Today, the GAO published its final report of a three-part series on the Gulf oil disaster. [20]  Focused on federal financial exposure to oil spill claims, the accountants nevertheless point out that, as of May 2011, BP paid $700 million toward those spill claims out of its $20 billion Trust established to cover that deadly accident. BP and Oxford Economics estimate the total cost for eco-cleanup and compensatory economic damages will run to the “tens of billions of dollars.” [21]

On the taxpayer side, the GAO estimates the federal government’s costs will exceed the billion dollar incident cap set by the Oil Pollution Act of 1990 (as amended). As of May 2011, agency costs reached past $626 million.

The Oil Spill Liability Trust Fund’s income is generated from an oil barrel tax that is set to expire in 2017, notes GAO.

With today’s District Court decision in Louisiana, BP also faces punitive damages on “thousands of thousands of thousands of claims.” U.S. District Judge Carl Barbier denied BP’s appeal that might have killed several hundred thousand claims, among them that clean up workers have still not been fully paid by BP. [22]

Notes

[1] U.S. Bureau of Safety and Environmental Enforcement, “Status of Gulf of Mexico Well Permits,” n.d. http://www.bsee.gov/Regulations-and-Guidance/Permits/Status-of-Gulf-of-Mexico-Well-Permits.aspx

[2] Tennille Tracy, “US Govt Approves First BP Deepwater Exploration Plan in US Gulf Under New Rules,” Dow Jones News Wire, 24 Oct. 2011. Reproduced athttp://www.firstenercastfinancial.com/news/story/45441-us-govt-approves-first-bp-deepwater-exploration-plan-us-gulf-under-new-rules

[3] Michael Craig and Jacqueline Savitz, “False Sense of Safety: Safety Measures Will Not Make Offshore Drilling Safe,” Oceana, 20 Oct. 2011http://na.oceana.org/sites/default/files/reports/OffshoreSafetyReport_Oceana_10-18-11.pdf

Also see Oceana’s online appendix showing an analysis of each new safety measure’s effect on safety.http://na.oceana.org/sites/default/files/OnlineAppendix_SafetyReport_Oceana_10-19-11.pdf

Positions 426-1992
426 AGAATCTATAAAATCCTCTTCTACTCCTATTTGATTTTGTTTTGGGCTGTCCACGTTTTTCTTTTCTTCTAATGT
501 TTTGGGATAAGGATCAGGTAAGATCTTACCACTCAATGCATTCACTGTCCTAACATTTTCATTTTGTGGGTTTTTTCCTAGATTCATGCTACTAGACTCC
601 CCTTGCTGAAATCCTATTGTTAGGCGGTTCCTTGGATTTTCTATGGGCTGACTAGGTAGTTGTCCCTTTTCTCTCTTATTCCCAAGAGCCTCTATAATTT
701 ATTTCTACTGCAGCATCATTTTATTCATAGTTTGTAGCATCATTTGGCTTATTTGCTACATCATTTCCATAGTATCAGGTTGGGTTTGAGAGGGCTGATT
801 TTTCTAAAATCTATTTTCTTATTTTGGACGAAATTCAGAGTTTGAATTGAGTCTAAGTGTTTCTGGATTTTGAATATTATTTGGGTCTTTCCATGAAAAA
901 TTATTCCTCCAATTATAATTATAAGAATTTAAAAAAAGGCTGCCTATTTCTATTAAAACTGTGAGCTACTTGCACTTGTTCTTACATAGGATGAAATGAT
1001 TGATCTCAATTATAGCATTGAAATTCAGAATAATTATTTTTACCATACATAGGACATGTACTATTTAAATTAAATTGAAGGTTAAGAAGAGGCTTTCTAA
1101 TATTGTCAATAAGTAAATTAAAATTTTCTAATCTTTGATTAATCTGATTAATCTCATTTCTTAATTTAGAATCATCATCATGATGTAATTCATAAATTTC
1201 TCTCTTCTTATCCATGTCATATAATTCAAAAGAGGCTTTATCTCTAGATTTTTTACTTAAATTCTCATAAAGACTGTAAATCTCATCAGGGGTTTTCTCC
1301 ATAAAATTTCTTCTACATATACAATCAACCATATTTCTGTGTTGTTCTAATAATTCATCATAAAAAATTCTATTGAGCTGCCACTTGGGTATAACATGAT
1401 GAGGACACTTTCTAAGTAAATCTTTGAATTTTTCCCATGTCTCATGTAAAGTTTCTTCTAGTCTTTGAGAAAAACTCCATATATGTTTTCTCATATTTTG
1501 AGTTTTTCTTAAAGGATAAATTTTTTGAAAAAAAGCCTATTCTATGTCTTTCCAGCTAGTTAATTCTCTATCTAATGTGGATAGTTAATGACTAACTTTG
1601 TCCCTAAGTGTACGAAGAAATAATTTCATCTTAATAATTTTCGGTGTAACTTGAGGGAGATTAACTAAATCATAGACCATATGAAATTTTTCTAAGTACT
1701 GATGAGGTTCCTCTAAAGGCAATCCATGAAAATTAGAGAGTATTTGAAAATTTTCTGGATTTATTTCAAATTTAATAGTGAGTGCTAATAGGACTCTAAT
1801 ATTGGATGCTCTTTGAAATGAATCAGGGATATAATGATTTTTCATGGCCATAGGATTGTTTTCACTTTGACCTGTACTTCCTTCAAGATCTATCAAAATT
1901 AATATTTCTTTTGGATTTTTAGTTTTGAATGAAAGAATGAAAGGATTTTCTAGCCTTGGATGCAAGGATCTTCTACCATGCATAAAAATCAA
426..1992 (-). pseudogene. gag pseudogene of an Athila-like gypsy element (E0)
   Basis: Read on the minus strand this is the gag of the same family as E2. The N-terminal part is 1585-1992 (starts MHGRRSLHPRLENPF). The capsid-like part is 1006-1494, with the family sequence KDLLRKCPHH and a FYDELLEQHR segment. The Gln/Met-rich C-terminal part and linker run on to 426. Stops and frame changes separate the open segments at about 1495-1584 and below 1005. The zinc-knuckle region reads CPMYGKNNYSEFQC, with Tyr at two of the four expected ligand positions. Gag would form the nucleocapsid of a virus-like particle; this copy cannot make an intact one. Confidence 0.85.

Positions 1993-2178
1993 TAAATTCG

[4] U.S. Bureau of Safety and Environmental Enforcement, “Application for Permit to Drill (APD) Approval Process and Definitions,” n.d.http://www.bsee.gov/uploadedFiles/APD_Facts_and_Definitions_BSEE.pdf

[5] See, e.g.: David Edwards, “New evidence of a massive oil slick near Deepwater Horizon site,” Raw Story, 1 Sept. 2011.http://www.rawstory.com/rawreplay/2011/09/new-evidence-of-a-massive-oil-slick-near-deepwater-horizon-site/

Frank Whalen, “Oil Still Gushing from Bp Well in Gulf,” American Free Press, 2 Sept. 2011. http://americanfreepress.net/?p=341

Dahr Jamail, “Environmental Disaster in the Gulf of Mexico: The Escalation of BP’s Liability,” Global Research, 5 Oct. 2011. 
http://www.globalresearch.ca/index.php?context=va&aid=26947

Luis R. Miranda, “Gulf of Mexico Sea Floor Unstable, Fractured, Spilling Hydrocarbons,” The Real Agenda, 10 Oct. 2011. http://real-agenda.com/2011/10/10/gulf-of-mexico-sea-floor-unstable-fractured-spilling-hydrocarbons/

[6] John Amos, “Over 28,000 Abandoned Wells in the Gulf of Mexico,” 18 Oct. 2011. http://blog.skytruth.org/2011/10/abandoned-wells-in-gulf-of-mexico.html

[7] U.S. Dept. of the Interior, “Interior Department Issues ‘Idle Iron’ Guidance,” 15 Sept. 2010. http://www.doi.gov/news/pressreleases/Interior-Department-Issues-Idle-Iron-Guidance.cfm

[8] Siobhan Hughes, “Plugs Ordered on Idle Wells: Move to Permanently Seal Sites in Gulf Could Cost Billions but Create New Work,” Wall Street Journal, 16 Sept. 2010.http://online.wsj.com/article/SB10001424052748703743504575493782591743858.html

[9] U.S. Bureau of Safety and Environmental Enforcement, “Idle Iron Update,” n.d. (pp. 9-16) https://www.noia.org/website/download.asp?id=47290

[10] Jeff Donn and Mitch Weiss, “Gulf of Mexico hides 27,000 abandoned wells,” Associated Press, 7 July 2010. http://www.dallasnews.com/news/state/headlines/20100707-Gulf-of-Mexico-hides-27-000-1068.ece

[11] Steven Kotler, “Planet Sludge: Millions of Abandoned, Leaking Oil Wells and Natural-Gas Wells Destined to Foul Our Future,” EcoHearth, 17 Aug. 2011.http://ecohearth.com/eco-zine/green-issues/1609-abandoned-leaking-oil-wells-natural-gas-well-leaks-disaster.html